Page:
Several spaces in the home tend to be underappreciated. The void under the stairs is notoriously so. This is a shame, since this awkward wedge-shaped region has considerable potential for storage, and more. Getting it right, however, often requires a bit of forethought and planning.
There are several uses to which you might put your understair space. Consider what will best match your circumstances. It could be that you have a small army of shoes cluttering your hallway, in which case a series of slide-out shelves might be a great choice.
You’re dealing with a right-angled triangle, which naturally means that something small will need to be stored at the shard end. Here’s where long, apothecary-style drawers might help you to be as space-efficient as possible.
If you have a wall directly opposite your stairs, however, you might find that storage that extends out too far will end up blocking the corridor. A bespoke solution for your understair region, which balances all of your concerns and needs, will tend to make a sensible investment in the long run.
None of this is to say, of course, that you need to restrict yourself to storage. This part of the home can serve other purposes. For example, it could be that you need a quiet place to unwind with a book. The right chair, a small shelf, and a gooseneck lamp, and you can do exactly that.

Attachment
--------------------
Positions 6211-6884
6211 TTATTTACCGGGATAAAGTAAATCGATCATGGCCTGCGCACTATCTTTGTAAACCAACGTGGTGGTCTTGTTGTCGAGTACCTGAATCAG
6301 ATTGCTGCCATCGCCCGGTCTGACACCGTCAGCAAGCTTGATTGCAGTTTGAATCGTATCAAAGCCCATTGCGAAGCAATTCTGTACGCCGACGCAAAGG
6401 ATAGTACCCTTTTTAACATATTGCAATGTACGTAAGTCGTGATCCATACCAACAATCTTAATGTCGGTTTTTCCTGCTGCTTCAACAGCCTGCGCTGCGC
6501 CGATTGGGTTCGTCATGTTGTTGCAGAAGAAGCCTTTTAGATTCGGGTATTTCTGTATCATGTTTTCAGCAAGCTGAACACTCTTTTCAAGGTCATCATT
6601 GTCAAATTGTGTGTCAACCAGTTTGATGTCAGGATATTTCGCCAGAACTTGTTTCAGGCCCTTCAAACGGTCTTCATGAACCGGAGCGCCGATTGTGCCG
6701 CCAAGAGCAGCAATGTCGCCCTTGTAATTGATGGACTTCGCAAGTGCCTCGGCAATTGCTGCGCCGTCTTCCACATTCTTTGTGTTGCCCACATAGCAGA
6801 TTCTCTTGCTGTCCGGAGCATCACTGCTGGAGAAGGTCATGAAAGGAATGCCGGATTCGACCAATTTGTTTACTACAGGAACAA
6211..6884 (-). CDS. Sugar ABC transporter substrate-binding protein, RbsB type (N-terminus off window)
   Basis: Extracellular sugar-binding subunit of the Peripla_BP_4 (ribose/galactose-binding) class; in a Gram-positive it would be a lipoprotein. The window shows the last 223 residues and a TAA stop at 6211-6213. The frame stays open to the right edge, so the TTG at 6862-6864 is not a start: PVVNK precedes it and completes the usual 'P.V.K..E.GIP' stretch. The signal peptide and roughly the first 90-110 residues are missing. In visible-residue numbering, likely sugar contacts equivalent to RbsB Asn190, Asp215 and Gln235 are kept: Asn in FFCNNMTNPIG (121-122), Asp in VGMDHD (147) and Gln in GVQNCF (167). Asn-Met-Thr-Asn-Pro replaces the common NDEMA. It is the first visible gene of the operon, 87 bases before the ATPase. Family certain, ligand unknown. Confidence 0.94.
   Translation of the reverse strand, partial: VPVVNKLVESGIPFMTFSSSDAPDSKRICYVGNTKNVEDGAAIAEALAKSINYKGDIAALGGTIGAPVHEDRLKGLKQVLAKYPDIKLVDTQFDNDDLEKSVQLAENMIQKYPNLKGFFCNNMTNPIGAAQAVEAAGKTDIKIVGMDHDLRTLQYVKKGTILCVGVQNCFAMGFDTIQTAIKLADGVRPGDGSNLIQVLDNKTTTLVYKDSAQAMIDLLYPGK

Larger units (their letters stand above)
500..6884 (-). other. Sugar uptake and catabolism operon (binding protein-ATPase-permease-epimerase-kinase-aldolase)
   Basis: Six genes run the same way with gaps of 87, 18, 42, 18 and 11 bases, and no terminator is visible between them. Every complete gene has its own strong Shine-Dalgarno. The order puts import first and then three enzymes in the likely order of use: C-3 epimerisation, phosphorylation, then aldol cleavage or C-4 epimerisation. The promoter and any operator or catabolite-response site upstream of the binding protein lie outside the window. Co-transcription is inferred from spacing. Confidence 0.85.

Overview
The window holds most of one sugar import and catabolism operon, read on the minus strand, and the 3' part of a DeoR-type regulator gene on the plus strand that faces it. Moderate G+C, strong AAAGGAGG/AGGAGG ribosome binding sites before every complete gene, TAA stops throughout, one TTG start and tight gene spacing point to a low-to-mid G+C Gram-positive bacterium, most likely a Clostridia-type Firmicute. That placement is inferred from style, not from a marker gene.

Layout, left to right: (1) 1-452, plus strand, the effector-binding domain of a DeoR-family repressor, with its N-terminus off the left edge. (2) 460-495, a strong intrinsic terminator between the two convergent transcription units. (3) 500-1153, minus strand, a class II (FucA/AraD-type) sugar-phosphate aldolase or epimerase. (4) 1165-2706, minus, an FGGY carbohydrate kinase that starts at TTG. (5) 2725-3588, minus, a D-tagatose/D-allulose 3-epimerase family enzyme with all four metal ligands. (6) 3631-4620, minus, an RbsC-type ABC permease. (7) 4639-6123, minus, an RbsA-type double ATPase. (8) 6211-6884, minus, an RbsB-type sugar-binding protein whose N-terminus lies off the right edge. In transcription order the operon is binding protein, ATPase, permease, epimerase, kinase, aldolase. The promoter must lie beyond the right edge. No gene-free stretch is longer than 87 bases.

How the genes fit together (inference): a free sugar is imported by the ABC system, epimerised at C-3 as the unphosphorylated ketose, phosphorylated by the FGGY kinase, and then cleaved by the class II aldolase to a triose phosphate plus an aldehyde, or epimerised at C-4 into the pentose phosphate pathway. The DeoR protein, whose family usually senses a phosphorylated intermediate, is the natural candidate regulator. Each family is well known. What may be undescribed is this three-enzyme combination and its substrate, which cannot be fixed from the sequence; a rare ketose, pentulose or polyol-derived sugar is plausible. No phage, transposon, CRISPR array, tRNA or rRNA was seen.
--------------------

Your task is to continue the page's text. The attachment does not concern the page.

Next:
You might equally use the space to showcase a few key items. Sculptures and artworks might serve the purpose nicely, especially if your stairs are tall enough to accommodate them at head height.
In some cases, you might fit an entire downstairs toilet beneath the stairs. This is typically only viable in very large homes, or those with a particular, quirky layout. If it’s feasible, why not look into it?
If you have children or pets, then they might not consider the confines of the space beneath the stairs to be quite as cramped as you do. Set up a basket so that your dog can snooze without anyone tripping over them. Set up a play zone for your child, complete with their favourite toys, and free up space in their bedroom.
Expand your kitchen
Many of the items in your kitchen are small enough to be stored in a tiny space. Those rarely-used kitchen items might therefore be shifted over to an understair pantry. Bottles of spirits and wine, canned goods, and Tupperware boxes filled with dried beans, bought in bulk: all of these are perfect candidates.
If you’re struggling for space in your kitchen, this will fix the problem at a stroke. Just think about how far you’ll need to walk to access the goods in question. If the kitchen is on the other side of the house, then you might find that you stop using the things in your larder.
The understairs void is a tremendously versatile space, and we’ve barely scratched the surface of its potential. Think about what you need from it, and start making plans!